The motion that all private members' business be votable is predicated on the assumption that free votes on private members' business will continue. Much of the debate in the House is meaningless because MPs do not listen to it. Why? It is because they are not free to vote based on the arguments presented. They are told how to vote. Why listen to the pros and cons of the debate? Why listen to constituents? Why even be here? MPs do not even have to make the decision. Someone else likely makes it for them.
Making all private members' business votable would mean that MPs would need to pay attention. They would need to listen to all the arguments, put their brains in gear and think carefully about how to vote because every vote would be a free vote. Every vote would be theirs and theirs alone.
Making all private members' business votable would be a huge change in this place. It would probably do more to change the dynamics of parliament than any other change I could contemplate, other than of course making all legislation a free vote.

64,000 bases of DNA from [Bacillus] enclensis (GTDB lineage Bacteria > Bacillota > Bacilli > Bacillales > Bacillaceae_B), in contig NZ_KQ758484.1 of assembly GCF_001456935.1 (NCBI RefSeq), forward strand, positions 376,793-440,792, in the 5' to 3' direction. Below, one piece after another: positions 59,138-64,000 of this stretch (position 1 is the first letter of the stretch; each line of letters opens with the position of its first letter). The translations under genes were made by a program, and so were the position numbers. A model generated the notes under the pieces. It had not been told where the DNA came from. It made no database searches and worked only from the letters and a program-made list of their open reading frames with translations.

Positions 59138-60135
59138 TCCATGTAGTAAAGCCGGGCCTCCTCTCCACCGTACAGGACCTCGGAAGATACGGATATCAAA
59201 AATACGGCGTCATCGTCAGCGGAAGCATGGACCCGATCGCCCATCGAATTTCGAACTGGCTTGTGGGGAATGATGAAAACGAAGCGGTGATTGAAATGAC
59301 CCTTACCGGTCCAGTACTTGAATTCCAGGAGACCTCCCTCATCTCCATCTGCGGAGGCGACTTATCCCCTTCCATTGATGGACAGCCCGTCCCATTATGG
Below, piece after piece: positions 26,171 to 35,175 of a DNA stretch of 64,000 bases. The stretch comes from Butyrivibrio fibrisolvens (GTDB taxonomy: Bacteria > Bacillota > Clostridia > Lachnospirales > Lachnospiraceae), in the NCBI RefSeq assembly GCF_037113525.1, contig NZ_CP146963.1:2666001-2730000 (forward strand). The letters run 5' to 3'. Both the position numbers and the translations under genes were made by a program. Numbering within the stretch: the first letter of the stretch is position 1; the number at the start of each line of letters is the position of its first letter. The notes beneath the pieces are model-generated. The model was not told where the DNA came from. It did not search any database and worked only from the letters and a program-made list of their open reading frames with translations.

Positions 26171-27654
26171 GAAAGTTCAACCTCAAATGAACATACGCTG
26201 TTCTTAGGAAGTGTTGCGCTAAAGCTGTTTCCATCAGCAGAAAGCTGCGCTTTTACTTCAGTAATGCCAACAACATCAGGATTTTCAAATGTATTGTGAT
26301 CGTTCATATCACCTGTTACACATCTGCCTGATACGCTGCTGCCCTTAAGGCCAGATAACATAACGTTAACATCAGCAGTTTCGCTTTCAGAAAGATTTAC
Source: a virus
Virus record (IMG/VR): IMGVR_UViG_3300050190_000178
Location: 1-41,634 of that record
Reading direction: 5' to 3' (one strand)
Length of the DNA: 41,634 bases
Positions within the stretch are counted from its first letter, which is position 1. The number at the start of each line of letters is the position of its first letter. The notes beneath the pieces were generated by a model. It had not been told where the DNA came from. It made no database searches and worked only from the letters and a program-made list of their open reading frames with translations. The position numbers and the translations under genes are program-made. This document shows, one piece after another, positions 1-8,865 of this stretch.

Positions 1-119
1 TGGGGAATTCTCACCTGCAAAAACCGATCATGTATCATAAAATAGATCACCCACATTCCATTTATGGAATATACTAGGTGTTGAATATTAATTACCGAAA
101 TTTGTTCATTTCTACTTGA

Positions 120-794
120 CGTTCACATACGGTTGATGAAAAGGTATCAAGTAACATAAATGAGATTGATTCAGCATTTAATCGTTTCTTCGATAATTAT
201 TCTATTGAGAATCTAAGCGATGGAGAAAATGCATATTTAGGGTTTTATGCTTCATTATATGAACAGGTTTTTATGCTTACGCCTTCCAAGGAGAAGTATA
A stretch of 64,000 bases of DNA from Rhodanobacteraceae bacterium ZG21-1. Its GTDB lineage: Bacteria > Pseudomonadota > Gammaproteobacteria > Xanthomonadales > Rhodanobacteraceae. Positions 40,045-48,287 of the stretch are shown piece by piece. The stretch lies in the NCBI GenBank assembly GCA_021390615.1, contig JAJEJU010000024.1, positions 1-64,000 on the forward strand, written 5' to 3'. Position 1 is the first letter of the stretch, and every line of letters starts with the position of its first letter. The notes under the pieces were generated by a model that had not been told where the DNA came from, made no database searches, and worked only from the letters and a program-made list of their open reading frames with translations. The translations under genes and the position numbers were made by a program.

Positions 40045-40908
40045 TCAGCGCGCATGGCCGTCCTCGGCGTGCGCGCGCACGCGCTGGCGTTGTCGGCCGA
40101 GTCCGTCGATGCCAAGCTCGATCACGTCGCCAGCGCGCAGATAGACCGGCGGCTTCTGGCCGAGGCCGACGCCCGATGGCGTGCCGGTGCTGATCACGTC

If we want to send a serious signal to the citizens of Canada that we are here to do a job and do it well to earn our salaries, this would be one of the best ways to start doing that. What are some of the consequences I would anticipate if private members' business were made votable and free votes were to continue? Of course the role of backbench MPs would suddenly become much more meaningful.
As it now stands, the Prime Minister and cabinet have all the means at their disposal to bring forth legislation and put in place initiatives they wish to promote. However Canadians have many concerns and issues that are never addressed because there is no mechanism to do so. We generally pay very little attention to issues not introduced by the government because we know they have little or no hope of being passed. This would change considerably.
Canadians are frustrated that they cannot advance issues through their elected representatives. With these changes, MPs would be forced to be better listeners. We would need to listen to our constituents and listen to debate in parliament. It would become much more obvious if an MP was not on duty and doing his or her job.
Another change I anticipate is that MPs who bring forward a bill or motion would need to do a lot more work in preparing to introduce it. They would need to do their homework because they would likely only have one opportunity to put forth the issue in the life of the parliament, but one opportunity is certainly better than none.